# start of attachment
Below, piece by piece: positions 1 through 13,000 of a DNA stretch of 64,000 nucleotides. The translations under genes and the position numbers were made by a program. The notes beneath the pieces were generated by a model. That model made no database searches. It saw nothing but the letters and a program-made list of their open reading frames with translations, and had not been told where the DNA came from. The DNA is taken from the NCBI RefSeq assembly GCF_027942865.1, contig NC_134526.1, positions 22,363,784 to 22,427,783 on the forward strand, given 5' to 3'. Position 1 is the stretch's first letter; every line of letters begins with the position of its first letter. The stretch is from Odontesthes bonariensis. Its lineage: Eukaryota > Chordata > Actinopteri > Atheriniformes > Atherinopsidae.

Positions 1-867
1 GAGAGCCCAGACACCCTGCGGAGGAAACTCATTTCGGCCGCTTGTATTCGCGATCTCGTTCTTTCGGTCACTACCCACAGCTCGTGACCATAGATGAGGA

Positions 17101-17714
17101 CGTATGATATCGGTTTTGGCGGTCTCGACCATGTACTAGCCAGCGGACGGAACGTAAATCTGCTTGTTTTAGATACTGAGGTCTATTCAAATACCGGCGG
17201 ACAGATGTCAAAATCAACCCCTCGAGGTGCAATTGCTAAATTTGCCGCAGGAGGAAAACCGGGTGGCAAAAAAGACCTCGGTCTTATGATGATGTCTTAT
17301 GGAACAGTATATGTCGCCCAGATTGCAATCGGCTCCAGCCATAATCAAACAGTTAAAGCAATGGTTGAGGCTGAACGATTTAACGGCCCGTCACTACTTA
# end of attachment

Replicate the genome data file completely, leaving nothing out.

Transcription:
Below, piece by piece: positions 1 through 13,000 of a DNA stretch of 64,000 nucleotides. The translations under genes and the position numbers were made by a program. The notes beneath the pieces were generated by a model. That model made no database searches. It saw nothing but the letters and a program-made list of their open reading frames with translations, and had not been told where the DNA came from. The DNA is taken from the NCBI RefSeq assembly GCF_027942865.1, contig NC_134526.1, positions 22,363,784 to 22,427,783 on the forward strand, given 5' to 3'. Position 1 is the stretch's first letter; every line of letters begins with the position of its first letter. The stretch is from Odontesthes bonariensis. Its lineage: Eukaryota > Chordata > Actinopteri > Atheriniformes > Atherinopsidae.

Positions 1-867
1 GAGAGCCCAGACACCCTGCGGAGGAAACTCATTTCGGCCGCTTGTATTCGCGATCTCGTTCTTTCGGTCACTACCCACAGCTCGTGACCATAGATGAGGA

Positions 17101-17714
17101 CGTATGATATCGGTTTTGGCGGTCTCGACCATGTACTAGCCAGCGGACGGAACGTAAATCTGCTTGTTTTAGATACTGAGGTCTATTCAAATACCGGCGG
17201 ACAGATGTCAAAATCAACCCCTCGAGGTGCAATTGCTAAATTTGCCGCAGGAGGAAAACCGGGTGGCAAAAAAGACCTCGGTCTTATGATGATGTCTTAT
17301 GGAACAGTATATGTCGCCCAGATTGCAATCGGCTCCAGCCATAATCAAACAGTTAAAGCAATGGTTGAGGCTGAACGATTTAACGGCCCGTCACTACTTA